by Franz Kafka
If your defense lawyer always meets with you in his bedroom, chances are he's probably not the man you want defending you from imminent execution. Sadly, K. is so wrapped up in Leni's charms that it takes him some time to wriggle out of Huld's control.
Huld's power over his clients can partly be attributed to the fact that he's able to convince them that common sense is incompatible with the world of the courts. Common sense says a bedridden lawyer is not the best man for the job; Huld says no, actually, he is the best man for the job because he's got personal connections in the court, and presto change-o – out of a dark corner of his bedroom pops out the supposedly influential Chief Clerk. Common sense says a good lawyer helps the defendant work toward a prompt acquittal; Huld explains to K. that trials are a long, drawn-out process. Certainly Huld has yet to complete the first petition – another red flag – but a lawyer's true function is to work outside the courts, influencing judges and other court officials by chatting them up when the opportunity arises.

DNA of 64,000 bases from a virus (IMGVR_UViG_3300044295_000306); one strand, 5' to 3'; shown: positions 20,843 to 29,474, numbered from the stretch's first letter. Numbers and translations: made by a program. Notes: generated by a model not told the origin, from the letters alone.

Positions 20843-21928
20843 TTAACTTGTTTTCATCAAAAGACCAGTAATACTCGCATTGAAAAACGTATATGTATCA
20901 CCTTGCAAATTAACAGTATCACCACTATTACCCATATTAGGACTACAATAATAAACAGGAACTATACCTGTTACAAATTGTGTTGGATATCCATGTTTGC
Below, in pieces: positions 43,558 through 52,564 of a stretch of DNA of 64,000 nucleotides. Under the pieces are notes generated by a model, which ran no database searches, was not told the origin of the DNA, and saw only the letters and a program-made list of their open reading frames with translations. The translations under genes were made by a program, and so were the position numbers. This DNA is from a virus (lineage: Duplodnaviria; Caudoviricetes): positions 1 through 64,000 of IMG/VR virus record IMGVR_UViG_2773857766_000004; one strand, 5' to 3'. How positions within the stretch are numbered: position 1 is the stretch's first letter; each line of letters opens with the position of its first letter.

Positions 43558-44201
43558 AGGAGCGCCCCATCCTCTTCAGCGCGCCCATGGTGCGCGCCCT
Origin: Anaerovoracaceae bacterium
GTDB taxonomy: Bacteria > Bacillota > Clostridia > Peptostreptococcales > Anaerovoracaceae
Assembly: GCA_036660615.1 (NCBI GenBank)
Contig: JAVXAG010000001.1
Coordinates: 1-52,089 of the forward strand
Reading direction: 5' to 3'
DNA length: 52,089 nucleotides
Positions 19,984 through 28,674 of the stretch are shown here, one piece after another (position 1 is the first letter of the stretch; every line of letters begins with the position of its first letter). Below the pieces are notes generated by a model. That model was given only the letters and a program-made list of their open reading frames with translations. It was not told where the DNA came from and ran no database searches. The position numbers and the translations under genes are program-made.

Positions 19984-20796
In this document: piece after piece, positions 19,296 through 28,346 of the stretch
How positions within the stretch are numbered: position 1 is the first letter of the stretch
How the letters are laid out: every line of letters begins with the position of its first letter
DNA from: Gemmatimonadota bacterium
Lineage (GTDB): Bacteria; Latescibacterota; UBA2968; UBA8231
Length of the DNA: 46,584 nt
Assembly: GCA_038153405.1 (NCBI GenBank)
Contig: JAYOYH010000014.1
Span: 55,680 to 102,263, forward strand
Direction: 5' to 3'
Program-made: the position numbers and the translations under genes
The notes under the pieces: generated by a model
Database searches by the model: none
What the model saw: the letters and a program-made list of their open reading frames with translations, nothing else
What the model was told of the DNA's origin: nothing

Perhaps it is because K. continues to be skeptical of Huld's worth that Huld's treatment of K. is markedly different from his treatment of Block, his other client. While Huld flatters K. and humors K.'s questions with an almost fatherly condescension, Huld is frankly abusive toward Block. Huld's very words make Block quake and shudder as if Huld were actually physically threatening him, which is doubly ludicrous given that Huld is bedridden. K.'s insight into Huld's duplicity doesn't really do much for his case, however, because, shady as Huld is, Huld is truthful about the way the court works in all of its illogicality.